• Congress may grant more power and money to the FTC, even though it needs stronger oversight from its internal watchdog at its current budget and authority.
  • Currently, FTC’s internal watchdog is hired and fired by the FTC, and lacks independence
  • Left unchecked, the powers of the FTC can undermine the ability for entrepreneurs and innovators to reach their full potential

In a recent hearing before the Senate Subcommittee on Consumer Protection, Product Safety, Insurance, and Data Security, the five commissioners of the Federal Trade Commission (FTC) requested more resources and authority, and Senators on the committee appear inclined to approve the FTC’s request. According to National Journal:

“I’ve never met an agency, or a department or a commission, that didn’t believe they needed more resources,” [Senator Jerry] Moran said. “I hear it on an ongoing basis. But I think this is different.”

Senator Moran, who chairs the Subcommittee, assembled the five FTC commissioners to hear their recommendations for a burgeoning bill to create a national standard on data privacy. FTC Chairman Joseph Simons opportunistically pushed for greater funding and the authority to make additional rules on data protection and levy civil fines against corporate actors found to have violated consumers’ privacy; and the senator found himself “sympathetic” to the pitch.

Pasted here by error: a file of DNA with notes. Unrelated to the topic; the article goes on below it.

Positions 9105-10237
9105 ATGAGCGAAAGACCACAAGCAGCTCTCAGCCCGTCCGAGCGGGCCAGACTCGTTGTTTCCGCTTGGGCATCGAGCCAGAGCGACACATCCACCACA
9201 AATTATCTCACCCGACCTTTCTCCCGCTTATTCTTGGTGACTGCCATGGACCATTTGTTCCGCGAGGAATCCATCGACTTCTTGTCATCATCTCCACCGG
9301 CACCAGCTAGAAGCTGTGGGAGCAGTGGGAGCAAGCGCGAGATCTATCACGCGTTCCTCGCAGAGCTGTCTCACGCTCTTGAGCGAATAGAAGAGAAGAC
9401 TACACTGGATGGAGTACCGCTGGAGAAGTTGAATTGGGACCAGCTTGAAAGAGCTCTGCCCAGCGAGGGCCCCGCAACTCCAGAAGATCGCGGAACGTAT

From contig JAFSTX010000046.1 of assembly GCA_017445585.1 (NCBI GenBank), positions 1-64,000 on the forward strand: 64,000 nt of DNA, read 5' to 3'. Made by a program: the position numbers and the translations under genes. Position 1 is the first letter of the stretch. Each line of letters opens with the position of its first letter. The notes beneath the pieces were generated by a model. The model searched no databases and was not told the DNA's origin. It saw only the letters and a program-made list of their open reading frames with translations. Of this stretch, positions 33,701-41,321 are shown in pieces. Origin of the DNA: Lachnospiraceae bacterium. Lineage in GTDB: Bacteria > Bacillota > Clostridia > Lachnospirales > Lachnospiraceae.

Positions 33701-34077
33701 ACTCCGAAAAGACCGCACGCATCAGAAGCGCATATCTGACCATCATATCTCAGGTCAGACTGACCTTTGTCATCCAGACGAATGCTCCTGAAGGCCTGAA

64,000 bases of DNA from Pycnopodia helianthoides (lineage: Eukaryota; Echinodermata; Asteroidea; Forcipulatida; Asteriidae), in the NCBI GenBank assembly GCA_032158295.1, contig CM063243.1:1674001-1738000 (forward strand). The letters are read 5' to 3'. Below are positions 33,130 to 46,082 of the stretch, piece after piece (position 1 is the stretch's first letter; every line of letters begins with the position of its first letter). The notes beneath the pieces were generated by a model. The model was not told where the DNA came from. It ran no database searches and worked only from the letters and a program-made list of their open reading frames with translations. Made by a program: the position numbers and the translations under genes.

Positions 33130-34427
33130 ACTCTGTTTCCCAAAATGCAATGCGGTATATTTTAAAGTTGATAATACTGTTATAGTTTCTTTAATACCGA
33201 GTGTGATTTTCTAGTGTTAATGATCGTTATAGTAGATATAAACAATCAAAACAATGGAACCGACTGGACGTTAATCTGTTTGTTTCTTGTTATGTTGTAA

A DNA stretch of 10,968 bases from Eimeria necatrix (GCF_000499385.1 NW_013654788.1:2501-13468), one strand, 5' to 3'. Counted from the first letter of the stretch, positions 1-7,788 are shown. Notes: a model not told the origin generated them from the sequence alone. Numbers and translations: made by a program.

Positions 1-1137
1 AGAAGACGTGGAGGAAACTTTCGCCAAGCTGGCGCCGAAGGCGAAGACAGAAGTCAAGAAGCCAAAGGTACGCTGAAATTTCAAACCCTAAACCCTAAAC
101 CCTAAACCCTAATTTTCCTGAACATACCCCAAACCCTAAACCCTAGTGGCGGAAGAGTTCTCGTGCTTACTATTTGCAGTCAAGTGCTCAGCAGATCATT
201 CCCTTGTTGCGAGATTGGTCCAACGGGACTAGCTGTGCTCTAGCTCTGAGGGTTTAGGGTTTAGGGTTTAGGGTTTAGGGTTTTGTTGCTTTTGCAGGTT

However, greater power requires greater accountability, and the FTC’s past use of its funding and authority has not been without controversy. In August 2018, Cause of Action Institute (CoA Institute) submitted comments outlining structural and procedural reforms to prevent the FTC from abusing its authority in the future. Without those reforms and a potential increase in the Commission’s budget and authority, effective oversight of the FTC will be as important as ever.

To that end, the FTC’s Inspector General (IG) is charged with ensuring the agency doesn’t overreach its authority, but CoA Institute’s experience with the IG suggests the office may be reluctant to hold the FTC accountable. This could be because the FTC IG is constrained by its lack of structural independence but also could be because of the IG’s cozy relationship with the agency. While many Inspectors General are nominated by the President and confirmed by the Senate to oversee their respective agencies, the FTC is one of 29 agencies where the IG is appointed by—and can be removed by—the head of the agency.